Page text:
Abstract Detail

Insights into the diversity of plant sex chromosomes

Carey, Sarah [1], McDaniel, Stuart [1].

Cryptic evolutionary strata in an ancient UV sex chromosome system.

Sex chromosomes occur in diverse organisms and are complex, dynamic regions of the genome. A defining characteristic of sex chromosomes is suppressed recombination, which is widely believed to cause degeneration, including an accumulation of deleterious mutations and potentially gene loss. Degeneration in turn may drive the compensatory gain of new genes through translocations or the expansion of heterochromatin. In a few well-studied cases, multiple such events form blocks of genes that became sex-linked at the same time, called evolutionary strata. However, other processes involving sexual antagonistic selection also may drive these fusions. Distinguishing between these alternatives is difficult in most old sex chromosome systems, because the homologous genes necessary for evolutionary analysis are degenerate or absent.
Here we sequenced and assembled chromosome-scale genomes for a male and female of the moss Ceratodon purpureus and use these data to examine sex chromosome evolution in mosses. The C. purpureus UV sex chromosomes comprise ~30% of the ~360 Megabase (Mb) genome and harbor ~12% of the gene content. We used synteny-based analyses to identify collinear chromosomes within C. purpureus (i.e., resulting from duplications) and between the hermaphroditic species Physcomitrium patens, which diverged over 200 million years ago. We show the moss genome is comprised of seven remarkably stable ancestral chromosomal elements. One stark exception are the C. purpureus sex chromosomes, which lack any synteny. Instead, we used a phylogenomic approach to reconstruct the history of the modern C. purpureus sex chromosomes. We find the moss sex chromosomes evolved at least 300 million years ago and have expanded from two distinct chromosomal fusions. We found the absence of evolutionary strata from these events is caused by rapid rearrangements within the non-recombining portions of the UV sex chromosomes. Contrary to other ancient sex chromosomes, we found only limited evidence of degeneration of C. purpureus UV sex chromosomes, but rather independent, parallel recruitment of genes in the liverwort Marchantia polymorpha suggests sexual antagonism is likely to have driven these translocations. Together these results highlight the role of the sex chromosomes in driving karyotypic change, and point to a major role for genomic conflict in this change.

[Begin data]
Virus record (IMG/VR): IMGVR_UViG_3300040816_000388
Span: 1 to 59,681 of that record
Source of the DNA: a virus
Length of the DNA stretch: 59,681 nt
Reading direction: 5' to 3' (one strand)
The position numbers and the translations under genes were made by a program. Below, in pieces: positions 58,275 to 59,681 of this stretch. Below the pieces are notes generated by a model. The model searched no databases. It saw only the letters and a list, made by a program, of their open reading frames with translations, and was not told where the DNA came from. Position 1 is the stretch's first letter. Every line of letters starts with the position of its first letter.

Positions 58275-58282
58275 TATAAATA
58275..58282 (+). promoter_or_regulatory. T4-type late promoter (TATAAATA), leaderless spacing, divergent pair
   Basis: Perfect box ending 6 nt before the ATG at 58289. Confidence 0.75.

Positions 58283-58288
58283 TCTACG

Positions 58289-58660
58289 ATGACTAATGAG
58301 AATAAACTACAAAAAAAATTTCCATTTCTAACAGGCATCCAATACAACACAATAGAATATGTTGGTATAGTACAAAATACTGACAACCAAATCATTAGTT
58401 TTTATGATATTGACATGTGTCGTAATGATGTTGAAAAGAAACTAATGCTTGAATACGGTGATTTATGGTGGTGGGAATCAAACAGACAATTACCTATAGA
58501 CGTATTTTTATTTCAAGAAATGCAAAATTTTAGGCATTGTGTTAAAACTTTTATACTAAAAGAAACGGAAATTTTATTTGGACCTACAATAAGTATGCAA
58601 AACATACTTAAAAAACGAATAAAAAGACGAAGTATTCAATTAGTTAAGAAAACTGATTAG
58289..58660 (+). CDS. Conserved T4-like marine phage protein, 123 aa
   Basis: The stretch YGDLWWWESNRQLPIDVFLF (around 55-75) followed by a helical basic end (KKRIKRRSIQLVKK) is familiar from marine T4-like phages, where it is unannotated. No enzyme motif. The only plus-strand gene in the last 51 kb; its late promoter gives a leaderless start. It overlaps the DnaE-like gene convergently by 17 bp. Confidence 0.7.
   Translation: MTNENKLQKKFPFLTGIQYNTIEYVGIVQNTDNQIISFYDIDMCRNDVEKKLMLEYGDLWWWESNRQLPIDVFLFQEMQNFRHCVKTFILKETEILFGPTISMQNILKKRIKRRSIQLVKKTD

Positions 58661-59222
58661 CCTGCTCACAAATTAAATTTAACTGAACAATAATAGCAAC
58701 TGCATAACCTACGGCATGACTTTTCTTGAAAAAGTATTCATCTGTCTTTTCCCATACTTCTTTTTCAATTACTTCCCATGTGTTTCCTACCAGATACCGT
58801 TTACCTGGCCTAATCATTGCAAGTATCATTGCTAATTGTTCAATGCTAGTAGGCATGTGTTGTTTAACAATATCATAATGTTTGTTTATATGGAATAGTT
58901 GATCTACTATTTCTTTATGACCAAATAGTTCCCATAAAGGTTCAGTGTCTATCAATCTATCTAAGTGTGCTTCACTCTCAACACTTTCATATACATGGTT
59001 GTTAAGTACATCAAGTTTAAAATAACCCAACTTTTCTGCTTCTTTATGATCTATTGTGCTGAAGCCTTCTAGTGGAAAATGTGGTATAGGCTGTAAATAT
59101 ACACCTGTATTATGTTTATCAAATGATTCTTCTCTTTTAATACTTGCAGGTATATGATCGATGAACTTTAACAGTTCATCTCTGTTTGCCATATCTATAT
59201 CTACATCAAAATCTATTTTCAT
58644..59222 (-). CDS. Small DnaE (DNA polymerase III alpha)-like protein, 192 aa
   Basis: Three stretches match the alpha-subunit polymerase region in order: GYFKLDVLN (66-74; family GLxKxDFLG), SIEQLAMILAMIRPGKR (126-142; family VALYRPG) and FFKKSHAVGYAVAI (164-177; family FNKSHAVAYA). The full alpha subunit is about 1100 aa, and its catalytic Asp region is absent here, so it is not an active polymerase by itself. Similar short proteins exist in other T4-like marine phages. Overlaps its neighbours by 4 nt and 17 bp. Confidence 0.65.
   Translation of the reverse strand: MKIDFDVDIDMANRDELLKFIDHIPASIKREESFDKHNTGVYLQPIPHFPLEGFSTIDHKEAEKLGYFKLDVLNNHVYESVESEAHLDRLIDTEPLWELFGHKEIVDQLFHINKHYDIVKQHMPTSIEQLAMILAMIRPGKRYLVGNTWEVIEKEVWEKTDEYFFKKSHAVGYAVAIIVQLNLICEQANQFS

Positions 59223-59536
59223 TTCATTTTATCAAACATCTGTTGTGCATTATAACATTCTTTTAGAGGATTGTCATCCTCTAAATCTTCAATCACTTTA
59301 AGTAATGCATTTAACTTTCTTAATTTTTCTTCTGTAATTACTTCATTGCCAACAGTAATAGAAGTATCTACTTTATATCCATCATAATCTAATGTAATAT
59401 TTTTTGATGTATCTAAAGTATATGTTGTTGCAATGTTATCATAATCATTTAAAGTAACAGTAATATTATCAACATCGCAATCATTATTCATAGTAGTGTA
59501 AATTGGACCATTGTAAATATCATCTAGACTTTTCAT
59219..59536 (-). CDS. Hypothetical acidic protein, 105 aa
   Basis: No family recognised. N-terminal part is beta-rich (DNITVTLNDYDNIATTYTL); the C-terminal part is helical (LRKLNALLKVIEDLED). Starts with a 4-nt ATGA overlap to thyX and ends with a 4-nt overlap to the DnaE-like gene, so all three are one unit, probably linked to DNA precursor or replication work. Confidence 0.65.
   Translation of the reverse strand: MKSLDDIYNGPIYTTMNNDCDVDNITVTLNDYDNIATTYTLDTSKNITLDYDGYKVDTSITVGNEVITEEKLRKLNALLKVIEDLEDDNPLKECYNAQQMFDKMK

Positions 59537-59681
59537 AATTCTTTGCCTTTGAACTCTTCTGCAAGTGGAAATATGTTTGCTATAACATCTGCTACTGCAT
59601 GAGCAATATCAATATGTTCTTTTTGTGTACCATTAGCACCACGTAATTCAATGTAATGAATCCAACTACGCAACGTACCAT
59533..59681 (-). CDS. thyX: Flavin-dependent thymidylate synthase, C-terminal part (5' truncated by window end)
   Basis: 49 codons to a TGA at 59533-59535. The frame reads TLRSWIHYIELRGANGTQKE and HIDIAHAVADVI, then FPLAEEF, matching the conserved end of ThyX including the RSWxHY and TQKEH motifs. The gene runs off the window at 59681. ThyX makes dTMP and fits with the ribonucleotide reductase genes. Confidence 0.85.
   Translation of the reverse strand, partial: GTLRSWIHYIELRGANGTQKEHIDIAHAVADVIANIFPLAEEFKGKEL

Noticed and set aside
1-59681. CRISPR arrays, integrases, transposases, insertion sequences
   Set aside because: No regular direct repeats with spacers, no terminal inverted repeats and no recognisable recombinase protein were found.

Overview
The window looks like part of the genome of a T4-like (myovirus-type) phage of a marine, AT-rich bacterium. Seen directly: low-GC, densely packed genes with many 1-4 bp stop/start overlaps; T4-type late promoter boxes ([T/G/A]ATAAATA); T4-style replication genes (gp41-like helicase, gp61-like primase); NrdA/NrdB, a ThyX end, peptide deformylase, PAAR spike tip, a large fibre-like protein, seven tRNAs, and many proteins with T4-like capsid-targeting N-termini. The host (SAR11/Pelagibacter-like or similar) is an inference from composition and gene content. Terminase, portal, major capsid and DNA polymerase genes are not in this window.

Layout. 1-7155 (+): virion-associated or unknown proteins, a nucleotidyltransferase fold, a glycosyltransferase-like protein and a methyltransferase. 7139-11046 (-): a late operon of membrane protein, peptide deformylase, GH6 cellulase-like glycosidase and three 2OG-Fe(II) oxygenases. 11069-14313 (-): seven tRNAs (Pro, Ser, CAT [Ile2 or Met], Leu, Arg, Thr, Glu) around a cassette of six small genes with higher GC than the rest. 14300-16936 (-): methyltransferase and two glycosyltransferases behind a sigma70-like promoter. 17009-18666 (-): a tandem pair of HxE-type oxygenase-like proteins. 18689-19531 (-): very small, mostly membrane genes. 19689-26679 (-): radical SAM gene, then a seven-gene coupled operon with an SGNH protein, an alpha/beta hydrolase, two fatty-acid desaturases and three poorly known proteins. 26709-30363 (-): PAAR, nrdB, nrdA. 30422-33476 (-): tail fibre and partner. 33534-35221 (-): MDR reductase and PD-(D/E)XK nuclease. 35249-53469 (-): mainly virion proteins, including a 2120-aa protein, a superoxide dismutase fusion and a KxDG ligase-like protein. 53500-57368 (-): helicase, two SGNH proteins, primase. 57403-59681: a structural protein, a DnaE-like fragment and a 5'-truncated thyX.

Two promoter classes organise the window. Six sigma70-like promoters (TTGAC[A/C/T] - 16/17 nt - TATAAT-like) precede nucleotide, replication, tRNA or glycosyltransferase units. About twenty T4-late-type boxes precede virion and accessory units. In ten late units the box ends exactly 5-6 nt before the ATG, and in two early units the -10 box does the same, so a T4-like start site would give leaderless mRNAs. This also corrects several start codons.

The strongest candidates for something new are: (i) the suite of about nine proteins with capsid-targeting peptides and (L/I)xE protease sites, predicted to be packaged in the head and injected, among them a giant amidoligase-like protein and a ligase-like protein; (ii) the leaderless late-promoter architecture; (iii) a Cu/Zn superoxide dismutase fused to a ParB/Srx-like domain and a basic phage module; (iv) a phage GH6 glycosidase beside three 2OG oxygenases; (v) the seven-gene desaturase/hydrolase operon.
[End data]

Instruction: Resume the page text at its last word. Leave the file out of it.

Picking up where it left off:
1 - University of Florida, Department of Biology, Gainesville, FL, USA

sex chromosomes
Ceratodon purpureus.

Presentation Type: Symposium Presentation
Session: SY5, Insights into the diversity of plant sex chromosomes
Location: Virtual/Virtual
Date: Friday, July 31st, 2020
Time: 11:00 AM
Number: SY5003
Abstract ID:246
Candidate for Awards:None

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